“We do not see things as they are. We see things as we are.” ~ The Talmud
Okay, this is a hard one. Why? Because the world feels real … and solid … and mostly outside of everything I consider to be me. But let’s begin with a brief, simple example.
I recently built a small outbuilding in our woods: “Ollie’s Love Emporium.” It’s a segregation pen and a small building for visiting female Bernese Mountain dogs in heat for the breeding business my wife has recently started up. It’s made of real wood and metal and glass, and you can touch it and walk inside it. But interestingly when we showed the Love Emporium to three different people they each had their own take on it. Zack, who’s exhausted from being a primary caregiver for his ill significant other, said, “What a great retreat space to curl up and relax in.” Jessie, who was visiting from overseas, said, “What a great writing space.” You can guess her profession. And then Beeno had this response: “I see a lot of recuperating from hot canine sex in this building’s future.” Beeno is actually a successful dog trainer and breeder.
Each person encountered the Love Emporium – a relatively neutral experience – and overlaid a story rooted in their own neuro-biological perspective in order to have it make the most sense for them – to make it be … as they are. What this means is that we’re all essentially pareidoliacs and rarely realize it.
Trust, But Confirm Your Confirmation
So, that’s one level of brain-created reality. Harvard neuroanatomist, Jill Bolte Taylor offers up another level. In her book, My Stroke of Insight, she recounts what the world looked like to her as her left language neural circuitry – shut off by the stroke – began to come back online. Essentially, what she’s saying is that our sense perceptions are mostly not to be fully trusted, which makes total sense when all they consciously take in in any moment is roughly 1% of any experience (can that really be true?):
One of the most prominent characteristics of our left brain is its ability to weave stories. This story-teller portion of our left mind’s language center is specifically designed to make sense of the world outside us, based upon minimal amounts of information. It functions by taking whatever details it has to work with, and then weaves them together in the form of a story. Most impressively our left brain is brilliant in its ability to make stuff up, and fill in the blanks when there are gaps in its factual data. In addition, during its process of generating a story line, our left mind is quite the genius in its ability to manufacture alternative scenarios. And if it’s a subject you really feel passionate about, either good or awful, it’s particularly effective at hooking into those circuits of emotion and exhausting all the “what if” possibilities.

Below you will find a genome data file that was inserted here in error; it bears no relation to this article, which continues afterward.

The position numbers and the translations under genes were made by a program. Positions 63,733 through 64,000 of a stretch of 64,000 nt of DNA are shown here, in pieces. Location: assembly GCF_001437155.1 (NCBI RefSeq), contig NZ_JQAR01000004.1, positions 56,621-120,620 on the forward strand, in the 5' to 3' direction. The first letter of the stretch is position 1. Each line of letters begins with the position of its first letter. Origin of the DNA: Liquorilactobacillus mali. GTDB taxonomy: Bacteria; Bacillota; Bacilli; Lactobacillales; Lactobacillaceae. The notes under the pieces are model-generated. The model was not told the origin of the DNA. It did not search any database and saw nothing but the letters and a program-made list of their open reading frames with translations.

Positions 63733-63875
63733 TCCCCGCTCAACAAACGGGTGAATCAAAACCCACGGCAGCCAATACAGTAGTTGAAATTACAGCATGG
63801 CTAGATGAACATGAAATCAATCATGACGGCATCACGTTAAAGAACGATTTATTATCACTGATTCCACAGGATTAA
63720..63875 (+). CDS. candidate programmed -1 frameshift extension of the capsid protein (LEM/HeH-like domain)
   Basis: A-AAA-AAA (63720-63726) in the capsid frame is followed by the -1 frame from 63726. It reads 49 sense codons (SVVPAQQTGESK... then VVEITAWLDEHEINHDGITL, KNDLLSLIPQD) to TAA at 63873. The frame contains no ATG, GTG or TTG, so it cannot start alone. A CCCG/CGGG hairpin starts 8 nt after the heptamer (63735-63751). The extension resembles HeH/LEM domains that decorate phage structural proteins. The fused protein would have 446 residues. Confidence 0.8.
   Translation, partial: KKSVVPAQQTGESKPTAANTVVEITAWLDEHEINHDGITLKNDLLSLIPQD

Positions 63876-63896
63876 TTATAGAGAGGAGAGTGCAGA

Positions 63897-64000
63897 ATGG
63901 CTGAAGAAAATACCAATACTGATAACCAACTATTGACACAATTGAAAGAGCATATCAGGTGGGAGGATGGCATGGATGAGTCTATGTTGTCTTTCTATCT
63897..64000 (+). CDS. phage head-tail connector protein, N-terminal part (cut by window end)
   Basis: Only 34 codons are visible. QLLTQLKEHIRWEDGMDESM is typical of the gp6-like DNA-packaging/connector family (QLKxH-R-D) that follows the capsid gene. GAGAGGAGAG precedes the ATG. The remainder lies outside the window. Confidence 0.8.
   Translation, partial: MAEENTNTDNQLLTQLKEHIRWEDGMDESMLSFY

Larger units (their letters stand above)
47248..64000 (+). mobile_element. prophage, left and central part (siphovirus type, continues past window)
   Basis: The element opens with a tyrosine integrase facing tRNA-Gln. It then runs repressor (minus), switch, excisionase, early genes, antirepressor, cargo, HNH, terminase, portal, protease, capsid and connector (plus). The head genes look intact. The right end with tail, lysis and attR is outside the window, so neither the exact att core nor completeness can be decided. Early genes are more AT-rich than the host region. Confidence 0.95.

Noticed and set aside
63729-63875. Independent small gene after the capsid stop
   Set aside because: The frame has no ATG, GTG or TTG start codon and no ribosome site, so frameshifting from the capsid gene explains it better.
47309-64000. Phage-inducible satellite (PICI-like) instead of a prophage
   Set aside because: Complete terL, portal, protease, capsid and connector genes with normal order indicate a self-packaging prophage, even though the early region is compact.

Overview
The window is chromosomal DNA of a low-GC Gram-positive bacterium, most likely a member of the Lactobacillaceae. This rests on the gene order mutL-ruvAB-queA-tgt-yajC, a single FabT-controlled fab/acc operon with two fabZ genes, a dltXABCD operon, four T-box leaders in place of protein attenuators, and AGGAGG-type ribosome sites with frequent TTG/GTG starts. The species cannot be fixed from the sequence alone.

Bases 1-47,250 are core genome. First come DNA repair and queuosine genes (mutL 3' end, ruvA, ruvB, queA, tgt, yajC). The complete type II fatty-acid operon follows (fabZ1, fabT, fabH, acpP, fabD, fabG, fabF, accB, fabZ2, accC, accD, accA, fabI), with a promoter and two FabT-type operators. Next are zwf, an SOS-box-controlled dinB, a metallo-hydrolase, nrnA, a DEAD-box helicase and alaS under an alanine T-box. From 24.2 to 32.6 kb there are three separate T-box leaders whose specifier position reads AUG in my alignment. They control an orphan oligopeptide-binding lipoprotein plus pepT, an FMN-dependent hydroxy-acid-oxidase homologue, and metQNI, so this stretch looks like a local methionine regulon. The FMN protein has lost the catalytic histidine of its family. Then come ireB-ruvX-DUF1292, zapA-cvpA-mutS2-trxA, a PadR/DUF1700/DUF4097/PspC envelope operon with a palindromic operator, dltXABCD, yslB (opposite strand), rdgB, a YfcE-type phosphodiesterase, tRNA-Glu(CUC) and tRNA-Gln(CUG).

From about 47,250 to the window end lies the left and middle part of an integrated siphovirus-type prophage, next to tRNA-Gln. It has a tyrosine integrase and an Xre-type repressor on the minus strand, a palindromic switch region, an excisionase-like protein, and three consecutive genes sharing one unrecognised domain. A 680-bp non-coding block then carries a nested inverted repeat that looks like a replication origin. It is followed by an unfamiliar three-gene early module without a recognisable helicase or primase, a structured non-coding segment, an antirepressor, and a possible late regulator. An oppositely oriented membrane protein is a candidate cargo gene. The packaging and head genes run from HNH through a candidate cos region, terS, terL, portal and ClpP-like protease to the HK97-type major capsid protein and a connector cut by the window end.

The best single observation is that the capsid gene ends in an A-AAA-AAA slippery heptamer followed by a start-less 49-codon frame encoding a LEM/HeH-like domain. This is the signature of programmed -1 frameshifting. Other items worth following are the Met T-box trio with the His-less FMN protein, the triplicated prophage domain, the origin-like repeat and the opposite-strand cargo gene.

As my left brain language centers recovered and became functional again, I spent a lot of time observing how my story-teller would draw conclusions based upon minimal information. For the longest time I found these antics of my story-teller to be rather comical. At least until I realized that my left mind full-heartedly expected the rest of my brain to believe the stories it was making up! . . . . I need to remember however, that there are enormous gaps between what I know and what I think I know (my italics and underline). I learned I need to be very wary of my storyteller’s potential for stirring up trauma and drama.
Sustaining this awareness – that my brain is responsible for constructing the world I encounter as it constantly filters energy and information through my eyes, ears, nose and sensory storehouse – is difficult to do. The world continually invites us to operate in it as if it is stable, solid and real. McGill University neuroscientist Daniel Levitin expresses it this way:
We are also under the illusion that we simply open our eyes and – we see. A bird chirps outside the window and we instantly hear. Sensory perception creates mental images in our minds – representations of the world outside our heads – so quickly and seamlessly that it seems there is nothing to it. This is an illusion. Our perceptions are the end product of a long chain of neural events that give us the illusion of an instantaneous image. There are many domains in which our strongest intuitions mislead us. The flat earth is one example. The intuition that our senses give us an undistorted view of the world is another.
It’s very easy to forget that – as many neuroscientists besides Levitin and any number of information theorists claim – in each instant of this astonishing life we’re only consciously taking in 1% of all that our senses are apprehending. 99% is being attended to outside conscious awareness. Here is a breakdown of the sensory percentages. Hard to believe, isn’t it? I mean, we seem to be aware of sooooo much. But, in addition to distortions and mis-perceptions, this recent study by neuroscientist Jay Sanguinetti at the University of Arizona confirms that our brain is constantly apprehending and processing objects and information that we’re consciously clueless about. And yet, often this information we take in unconsciously operates like a super-strong and dense black hole in space, invisibly affecting much of our daily experience.
So, what does this mean for getting up and getting on with your day today? Probably many things, but since most everything we know about the world we’ve learned by what we’ve seen, heard, tasted, touched or smelled, and since we’ve only seen, heard, tasted, touched or smelled roughly 1% of everything, imagine what life might be like if we increased our energy and information-processing capacity by say, doubling it – a 100% increase to a whole 2%. An intriguing possibility, don’t you think? Which might then take us metaphorically from 3-D printing reality to 4-D printing it.